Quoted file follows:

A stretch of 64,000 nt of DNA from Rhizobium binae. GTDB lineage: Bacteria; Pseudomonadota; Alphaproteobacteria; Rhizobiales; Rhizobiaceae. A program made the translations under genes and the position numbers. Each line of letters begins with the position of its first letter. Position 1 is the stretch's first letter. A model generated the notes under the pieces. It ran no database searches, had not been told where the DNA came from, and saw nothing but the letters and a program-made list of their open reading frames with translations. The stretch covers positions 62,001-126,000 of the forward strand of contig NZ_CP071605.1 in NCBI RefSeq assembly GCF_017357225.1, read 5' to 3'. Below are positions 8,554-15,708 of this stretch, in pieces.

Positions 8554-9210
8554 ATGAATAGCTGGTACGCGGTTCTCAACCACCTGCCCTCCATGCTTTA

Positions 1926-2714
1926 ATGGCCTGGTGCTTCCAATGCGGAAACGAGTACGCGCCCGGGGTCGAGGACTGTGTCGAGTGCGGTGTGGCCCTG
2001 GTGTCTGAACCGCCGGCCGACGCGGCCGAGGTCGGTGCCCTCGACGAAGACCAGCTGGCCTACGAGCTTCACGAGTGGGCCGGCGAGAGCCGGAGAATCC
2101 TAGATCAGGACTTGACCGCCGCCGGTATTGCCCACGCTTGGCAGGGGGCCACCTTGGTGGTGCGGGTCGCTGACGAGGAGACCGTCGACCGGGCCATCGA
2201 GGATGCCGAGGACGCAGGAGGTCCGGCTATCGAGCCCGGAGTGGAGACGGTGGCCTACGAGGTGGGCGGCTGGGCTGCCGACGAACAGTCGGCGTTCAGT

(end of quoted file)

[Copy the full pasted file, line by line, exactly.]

A stretch of 64,000 nt of DNA from Rhizobium binae. GTDB lineage: Bacteria; Pseudomonadota; Alphaproteobacteria; Rhizobiales; Rhizobiaceae. A program made the translations under genes and the position numbers. Each line of letters begins with the position of its first letter. Position 1 is the stretch's first letter. A model generated the notes under the pieces. It ran no database searches, had not been told where the DNA came from, and saw nothing but the letters and a program-made list of their open reading frames with translations. The stretch covers positions 62,001-126,000 of the forward strand of contig NZ_CP071605.1 in NCBI RefSeq assembly GCF_017357225.1, read 5' to 3'. Below are positions 8,554-15,708 of this stretch, in pieces.

Positions 8554-9210
8554 ATGAATAGCTGGTACGCGGTTCTCAACCACCTGCCCTCCATGCTTTA

Positions 1926-2714
1926 ATGGCCTGGTGCTTCCAATGCGGAAACGAGTACGCGCCCGGGGTCGAGGACTGTGTCGAGTGCGGTGTGGCCCTG
2001 GTGTCTGAACCGCCGGCCGACGCGGCCGAGGTCGGTGCCCTCGACGAAGACCAGCTGGCCTACGAGCTTCACGAGTGGGCCGGCGAGAGCCGGAGAATCC
2101 TAGATCAGGACTTGACCGCCGCCGGTATTGCCCACGCTTGGCAGGGGGCCACCTTGGTGGTGCGGGTCGCTGACGAGGAGACCGTCGACCGGGCCATCGA
2201 GGATGCCGAGGACGCAGGAGGTCCGGCTATCGAGCCCGGAGTGGAGACGGTGGCCTACGAGGTGGGCGGCTGGGCTGCCGACGAACAGTCGGCGTTCAGT